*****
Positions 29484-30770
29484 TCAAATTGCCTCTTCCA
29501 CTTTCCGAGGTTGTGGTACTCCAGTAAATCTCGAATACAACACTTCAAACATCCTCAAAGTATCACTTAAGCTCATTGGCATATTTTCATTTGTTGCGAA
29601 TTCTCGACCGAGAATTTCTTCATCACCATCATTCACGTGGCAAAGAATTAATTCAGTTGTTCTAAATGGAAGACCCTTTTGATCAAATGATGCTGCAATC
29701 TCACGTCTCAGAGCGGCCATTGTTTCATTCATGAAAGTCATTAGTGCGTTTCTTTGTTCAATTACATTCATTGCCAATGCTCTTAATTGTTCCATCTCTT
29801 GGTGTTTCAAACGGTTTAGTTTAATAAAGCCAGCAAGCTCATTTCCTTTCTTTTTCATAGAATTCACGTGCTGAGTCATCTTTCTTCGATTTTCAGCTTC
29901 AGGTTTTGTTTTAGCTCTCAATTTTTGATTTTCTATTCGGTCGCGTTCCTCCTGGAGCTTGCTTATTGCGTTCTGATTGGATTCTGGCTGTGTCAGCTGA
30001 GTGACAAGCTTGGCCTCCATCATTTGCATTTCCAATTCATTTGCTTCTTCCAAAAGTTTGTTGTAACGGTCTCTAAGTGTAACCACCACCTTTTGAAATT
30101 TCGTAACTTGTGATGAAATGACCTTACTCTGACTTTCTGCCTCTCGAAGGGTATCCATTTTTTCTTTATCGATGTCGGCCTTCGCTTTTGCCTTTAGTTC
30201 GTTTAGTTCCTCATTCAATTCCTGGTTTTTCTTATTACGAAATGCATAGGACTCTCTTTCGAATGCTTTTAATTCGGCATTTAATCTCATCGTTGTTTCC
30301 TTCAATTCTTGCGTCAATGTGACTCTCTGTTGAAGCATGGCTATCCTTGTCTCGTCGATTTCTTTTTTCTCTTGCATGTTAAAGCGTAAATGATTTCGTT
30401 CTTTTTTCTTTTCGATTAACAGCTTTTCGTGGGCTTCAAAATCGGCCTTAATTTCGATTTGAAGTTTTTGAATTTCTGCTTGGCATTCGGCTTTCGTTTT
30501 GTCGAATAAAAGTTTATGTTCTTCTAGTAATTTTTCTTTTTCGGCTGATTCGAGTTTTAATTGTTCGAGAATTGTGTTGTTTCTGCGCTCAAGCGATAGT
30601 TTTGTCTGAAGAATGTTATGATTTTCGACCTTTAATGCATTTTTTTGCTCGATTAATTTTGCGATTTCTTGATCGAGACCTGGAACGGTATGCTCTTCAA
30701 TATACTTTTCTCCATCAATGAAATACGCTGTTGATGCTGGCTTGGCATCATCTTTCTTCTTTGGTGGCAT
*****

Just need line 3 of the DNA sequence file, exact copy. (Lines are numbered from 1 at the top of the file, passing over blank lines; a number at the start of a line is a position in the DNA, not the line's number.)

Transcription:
29501 CTTTCCGAGGTTGTGGTACTCCAGTAAATCTCGAATACAACACTTCAAACATCCTCAAAGTATCACTTAAGCTCATTGGCATATTTTCATTTGTTGCGAA